A Desperate Assault

I have more than once had reason to admire the British soldier in battle, but never was there such good ground for admiration as in watching him prepare. All the blare and tumult, the death and disaster of actual conflict have no such tense, dramatic, nerve-trying moments as when a regiment is making ready for some great enterprise. The fight is a medley of mixed impressions, jostling each other for a moment's existence ere passing away, but the getting ready is unforgetable. Everything is clear-cut and within the sum of human emotions—eternal. So it was with that last grand charge of the Devons, which swept the Boers from their fringe of the little plateau and finished the long seventeen hours' ordeal. The enemy were on one side of the Table, we on the other. A tropical hailstorm howled across it, and beat heavily in our faces, as Colonel Park led his men up the sheltered face of the hill, and halted a moment within five yards of the crest, to make ready. The men knew exactly what they had to do, and the solemnity of a great and tragic undertaking was upon and about them. All the world for them—the too brief past with its consequences, the fast-flying present, and the mysterious beyond—might concentrate in a short desperate dash across a storm-swept African hilltop. It was the sublimity of life—the anticipation of death. The Devons were making ready for it, and how unready a man might feel at such a moment! The line of brown riflemen stretched away to the left of us, and it seemed that every trivial action of every man there had become an epic. One noticed most of all the constant moistening of the dry lips, and the frequent raising of the water-bottles for a last hurried mouthful. One man tightened a belt, another brought his cartridges handier to his right hand, though he was not to use them. It was something to ease the strain of watching. Every little thing fixed itself on the mind as a photograph. There was no need of mental effort to remember. One could not see and forget, and would not, for his patriotism and his pride of kinship, forget if he could. Then the low clinking, quivering sound of the steel which died away from us in a trickle down the ranks as the bayonets were fixed—and a dry, harsh, artificial laugh, in strong contrast to the quiet of the scene—everything heard easily somehow above the rush and clatter of the storm, and lost only for an instant in the sudden bursts of thunder. A bit of quiet tragedy wedged into the turmoil of the great play, and all unspeakably solemn and awe-inspiring. One must see to understand it. One may have seen yet can never describe it. The situation was not for ordinary language; it was Homeric, over-mastering.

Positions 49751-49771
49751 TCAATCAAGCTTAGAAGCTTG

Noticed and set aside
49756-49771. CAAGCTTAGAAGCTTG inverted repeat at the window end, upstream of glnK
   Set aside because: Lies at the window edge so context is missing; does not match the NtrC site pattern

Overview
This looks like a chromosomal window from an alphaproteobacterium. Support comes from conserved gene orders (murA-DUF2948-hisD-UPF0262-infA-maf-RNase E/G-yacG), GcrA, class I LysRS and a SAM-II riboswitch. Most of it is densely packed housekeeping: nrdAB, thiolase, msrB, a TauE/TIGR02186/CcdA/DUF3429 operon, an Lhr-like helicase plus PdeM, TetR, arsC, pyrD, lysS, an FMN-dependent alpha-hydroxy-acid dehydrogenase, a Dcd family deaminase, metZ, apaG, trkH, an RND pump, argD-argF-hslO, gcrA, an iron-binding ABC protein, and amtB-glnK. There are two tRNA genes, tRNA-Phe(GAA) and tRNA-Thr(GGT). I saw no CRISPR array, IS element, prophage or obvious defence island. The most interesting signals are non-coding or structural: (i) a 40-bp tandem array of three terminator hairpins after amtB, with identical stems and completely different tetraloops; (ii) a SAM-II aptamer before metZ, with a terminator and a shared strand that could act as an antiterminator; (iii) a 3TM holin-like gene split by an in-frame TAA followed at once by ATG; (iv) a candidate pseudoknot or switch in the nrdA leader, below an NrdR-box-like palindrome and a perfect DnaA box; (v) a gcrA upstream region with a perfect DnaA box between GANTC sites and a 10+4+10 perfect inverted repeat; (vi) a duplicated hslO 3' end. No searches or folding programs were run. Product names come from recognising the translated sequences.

"Now, then, Devons, get ready." There was a dry catch in the colonel's voice as he gave the word—and the short sentence was punctuated by the zip-zip of the Mauser bullets, that for a few precious seconds would still be flying overhead. There was a quick panting of the breath, a stiffening of the lines of the faces, that with so many of them was but the prelude to the rigidity of death. It was waiting for them only a few yards up, and their manhood was being sorely tried. But the Devons squared their shoulders, gripped their rifles—bringing them up with the quick whip of the drill, that was too well ground into them to be forgotten even then. A prompt dressing by the left, and, as though eager to get it over, the Devons sprang forward to the word into the double storm of hail and nickel-plated bullets. The killing suspense was over—they were in action at last, one's whole heart went with them, and just for one moment, as they stood fully exposed upon the plateau, it seemed to the watchers that there might be disaster. They had slightly miscalculated the enemy's strongest point, and had to wheel by the left. As they did so the line faltered for a moment. A shiver, a pendulum-like swaying seemed to run down it; that was the history-making moment, when the regiment might either do something that ever afterwards they would try to forget, or that all their countrymen would be proud to remember—the moment in men's lives which, measured by emotion only, stretch out into centuries. It was the moment of a life, too, for the commander of men. His chance had come.

"Steady, Devons, steady," came the clear ringing call, and then, with one great surging rush, that gathered momentum even as it lost in fallen units, the regiment went on.

Boldly though they had taken and held that hill, prudence came to the Boer riflemen as these eager bayonets bore down upon them. For a moment they shot the Devons through and through, and then they ran. At that moment not a man amongst our common-place, drinking, swearing Tommies but was exalted, deified—but so many of them were something less of interest on earth than even a common soldier. Where the regiment had gone seventy of its dead and wounded littered the hilltop, but still it was the moment of victory, not of lamentations. It may sound strange to say that the prelude to a battle, like the preface to a book, can be greater than the actual battle or the book. But so it seemed to me. Others might view it differently, but challenge our impressions as we may in the light of riper history, we shall never alter them. They are indelible. Overhaul the plates again and again as we please, it will always be the same picture.

Donald Macdonald ("How we Kept the Flag Flying").